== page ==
The Beaconsfield town hall green was a parched yellow. Wrought iron figures of Noddy and Big Ears danced among other wholesome English scenes on its decorated trellis. Their creator, Enid Blyton, lived in this south Buckinghamshire market town. It is a jumble of Victorian red brick, Tudor timber and Waitrose green – and ground zero of the famed “Tory shires”.
Local Tory members were receiving their ballot papers for the Conservative Party leadership election, in the early and thirsty days of August. Beaconsfield is home to probably the biggest local Conservative association in the country, though they don’t release official figures. From asking around, I understand this “Premier League” local party has around 1,100 members – down from 1,400 in 2019.
Once nicknamed the “Chiltern millions” by Tory officials for the area’s fundraising heft, even party members here are dwindling in number. They have an outsized influence, however, as a slice of the 160,000 or so Conservatives members (they don’t release that figure either) that will vote for the UK’s next prime minister. Both leadership candidates had visited the weekend before my trip; local members with the biggest houses (“we are Conservatives, after all!”) hosted their speeches and Q&As.
According to 2020 research by Queen Mary University and Sussex University’s Party Members Project, more than a third of Conservative Party members are 65 and over, and the majority are 50-plus. They are overwhelmingly middle or upper class, and white British. In the 2016 EU referendum, 76 per cent voted Leave.
Most of this minute electorate are concentrated in safe Tory seats in the south of England, such as this one, said Tim Bale, a professor of politics at Queen Mary who has been studying UK party membership since 2013.
While polls suggest the Foreign Secretary Liz Truss is far ahead of her rival, the former chancellor Rishi Sunak, voters in Beaconsfield seemed less sure. Many members felt the race was closer than assumed, and were disappointed not to have a broader choice. (Tory MPs whittled eight candidates down to two in advance of the final round.)
“I’m not happy with the candidates, and this election’s a farce,” said John Strafford, an 80-year-old Beaconsfield resident who has been a Conservative member for 58 years. We sat at a patio table outside Jungs café on the high street, an olive tree shielding us from the hum of electric cars.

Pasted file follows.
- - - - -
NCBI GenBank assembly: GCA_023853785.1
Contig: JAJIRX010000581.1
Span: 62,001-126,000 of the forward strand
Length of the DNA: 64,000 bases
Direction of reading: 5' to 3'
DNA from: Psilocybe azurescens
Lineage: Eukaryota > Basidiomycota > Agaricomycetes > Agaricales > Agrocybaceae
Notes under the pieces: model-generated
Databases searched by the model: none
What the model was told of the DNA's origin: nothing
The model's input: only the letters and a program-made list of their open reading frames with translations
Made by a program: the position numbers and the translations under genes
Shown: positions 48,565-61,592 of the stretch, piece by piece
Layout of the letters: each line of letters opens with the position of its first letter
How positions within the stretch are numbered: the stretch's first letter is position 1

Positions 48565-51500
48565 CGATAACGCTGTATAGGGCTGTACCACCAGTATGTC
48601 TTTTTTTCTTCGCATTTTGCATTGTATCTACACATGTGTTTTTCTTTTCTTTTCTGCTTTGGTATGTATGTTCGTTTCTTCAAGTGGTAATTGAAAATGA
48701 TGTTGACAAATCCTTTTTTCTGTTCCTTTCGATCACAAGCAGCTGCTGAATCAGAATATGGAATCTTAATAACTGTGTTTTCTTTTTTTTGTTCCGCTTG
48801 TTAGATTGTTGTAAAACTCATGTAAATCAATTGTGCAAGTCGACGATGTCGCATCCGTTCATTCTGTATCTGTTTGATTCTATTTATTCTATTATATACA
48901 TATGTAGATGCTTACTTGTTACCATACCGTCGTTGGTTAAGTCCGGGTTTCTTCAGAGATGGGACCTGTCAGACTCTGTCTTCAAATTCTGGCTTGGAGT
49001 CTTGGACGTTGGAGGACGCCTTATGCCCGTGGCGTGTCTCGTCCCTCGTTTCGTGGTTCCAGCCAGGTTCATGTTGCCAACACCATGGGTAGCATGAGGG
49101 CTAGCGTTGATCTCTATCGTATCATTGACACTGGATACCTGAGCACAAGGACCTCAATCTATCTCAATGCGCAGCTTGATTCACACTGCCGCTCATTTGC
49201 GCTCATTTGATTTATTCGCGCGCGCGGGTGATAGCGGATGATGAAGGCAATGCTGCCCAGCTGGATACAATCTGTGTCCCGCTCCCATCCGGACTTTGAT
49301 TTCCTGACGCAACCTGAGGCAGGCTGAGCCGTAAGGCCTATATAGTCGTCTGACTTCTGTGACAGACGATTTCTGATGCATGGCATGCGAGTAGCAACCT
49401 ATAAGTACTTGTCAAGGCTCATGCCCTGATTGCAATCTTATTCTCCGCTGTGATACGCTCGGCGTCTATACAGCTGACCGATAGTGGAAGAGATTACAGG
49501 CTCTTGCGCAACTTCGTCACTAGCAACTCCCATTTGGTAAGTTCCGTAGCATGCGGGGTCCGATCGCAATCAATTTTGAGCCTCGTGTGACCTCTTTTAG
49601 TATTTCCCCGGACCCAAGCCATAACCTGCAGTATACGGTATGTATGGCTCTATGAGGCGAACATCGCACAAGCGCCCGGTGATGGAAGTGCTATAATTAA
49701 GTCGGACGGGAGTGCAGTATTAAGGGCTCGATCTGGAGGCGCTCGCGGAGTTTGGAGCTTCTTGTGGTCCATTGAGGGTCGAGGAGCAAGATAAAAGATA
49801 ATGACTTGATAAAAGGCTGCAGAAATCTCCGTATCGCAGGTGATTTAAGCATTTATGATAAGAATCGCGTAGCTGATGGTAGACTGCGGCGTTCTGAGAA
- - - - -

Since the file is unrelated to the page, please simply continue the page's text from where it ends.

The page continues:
Strafford runs the Campaign for Conservative Democracy, and is a legendary member of the grassroots. As Tory MPs tried to oust Boris Johnson in a confidence vote in June, he was said to be the only man in the country with a copy of the elusive rules for deposing a leader. As he sipped his flat white, his signet ring flashed his initials and those of his wife Caroline. They first met at a Young Conservatives event in Chelsea and married more than 50 years ago. Aged 83, she’s been a Tory member for 67 years, and also joined for a chat.
“There should be at least four candidates for us to choose from. MPs vote for their next promotion, whoever offers the most to them gets their vote – it’s a distortion of democracy,” John said.
While he feared Truss’s relaxed attitude to debt (“all this finance is going to start costing mega money”), he also wished Sunak would cut taxes sooner.
“What they should be arguing out is which taxes can be cut that will help the cost of living and the very poor, and how quickly they can start reducing the borrowing,” John said. “They aren’t really addressing these pretty major issues. So I will wait and see.”
Caroline said she was “rather worried about Liz Truss, because she was a Lib Dem and I don’t know why she changed her mind”. Neither husband nor wife have decided who to vote for. Both preferred Kemi Badenoch, the anti-woke candidate voted out by MPs earlier in the contest. They seemed disillusioned.
“Over the last 18 months, membership morale has dipped quite significantly, in my opinion. I think it’s a combination of Covid, the economy and the shenanigans that have been happening in Westminster, particularly in No 10,” said Jackson Ng, a 39-year-old barrister and Beaconsfield councillor, who chaired the Beaconsfield Conservative Association from 2019-20. “When the top of the party has issues, it filters down.”
Deputy mayor of the town, he moved from Pimlico in central London to Beaconsfield six years ago with his young family. He has nine-year-old twin daughters.
The town neighbours the constituency of Chesham and Amersham, a once true-blue enclave that switched to the Liberal Democrats in a by-election last year. The shock still haunts the Beaconsfield Tories. Residents worry about development: a tunnel for HS2 has been chewing up some of the countryside, while green-belt land has been carved up for housing.
“Especially in such a historical town like Beaconsfield, people move out here for its green space,” Ng said, speaking to me down the phone from a work trip in Hong Kong. “I think a lot of people just felt that the local Conservative Party perhaps took their vote for granted, and were doing something local residents felt very protective about.”
Central government housing targets spooked voters in so-called Blue Wall constituencies like this, where affluent erstwhile Tories have also been put off by Brexit and Johnson’s leadership style. This is an electoral concern for Tory MPs, and may be why Sunak – in a video leaked to the New Statesman – told members he redirected Treasury funds from “deprived urban areas” to southern heartlands such as Tunbridge Wells. Undecided himself, Ng revealed that his fellow councillors are trying to work out which candidate would have the best planning policy. “The race is tighter than the media has portrayed it to be,” he said.
“It’s split, people are undecided,” said Jaspal Chhokar, a mild-mannered 39-year-old solicitor who joined the party when he was 18. “The polls are not [reflecting] the impression I’ve got.” (Representative surveys of party members are notoriously tricky, but the polling company YouGov has accurately predicted past results.)